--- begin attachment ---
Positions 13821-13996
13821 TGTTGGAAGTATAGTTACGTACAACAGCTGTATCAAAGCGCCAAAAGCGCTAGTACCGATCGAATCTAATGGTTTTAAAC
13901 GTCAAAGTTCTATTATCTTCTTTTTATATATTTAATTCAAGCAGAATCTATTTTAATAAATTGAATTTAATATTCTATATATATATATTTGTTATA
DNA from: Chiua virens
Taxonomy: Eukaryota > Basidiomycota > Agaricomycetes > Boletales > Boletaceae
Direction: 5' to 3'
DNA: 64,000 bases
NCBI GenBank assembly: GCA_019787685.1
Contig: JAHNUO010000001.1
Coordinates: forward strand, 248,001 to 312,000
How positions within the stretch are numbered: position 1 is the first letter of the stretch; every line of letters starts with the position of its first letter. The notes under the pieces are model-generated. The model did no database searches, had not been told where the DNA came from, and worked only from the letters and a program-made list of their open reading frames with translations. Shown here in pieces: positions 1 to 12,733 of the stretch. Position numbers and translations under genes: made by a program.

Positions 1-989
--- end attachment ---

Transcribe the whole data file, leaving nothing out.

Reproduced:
Positions 13821-13996
13821 TGTTGGAAGTATAGTTACGTACAACAGCTGTATCAAAGCGCCAAAAGCGCTAGTACCGATCGAATCTAATGGTTTTAAAC
13901 GTCAAAGTTCTATTATCTTCTTTTTATATATTTAATTCAAGCAGAATCTATTTTAATAAATTGAATTTAATATTCTATATATATATATTTGTTATA
DNA from: Chiua virens
Taxonomy: Eukaryota > Basidiomycota > Agaricomycetes > Boletales > Boletaceae
Direction: 5' to 3'
DNA: 64,000 bases
NCBI GenBank assembly: GCA_019787685.1
Contig: JAHNUO010000001.1
Coordinates: forward strand, 248,001 to 312,000
How positions within the stretch are numbered: position 1 is the first letter of the stretch; every line of letters starts with the position of its first letter. The notes under the pieces are model-generated. The model did no database searches, had not been told where the DNA came from, and worked only from the letters and a program-made list of their open reading frames with translations. Shown here in pieces: positions 1 to 12,733 of the stretch. Position numbers and translations under genes: made by a program.

Positions 1-989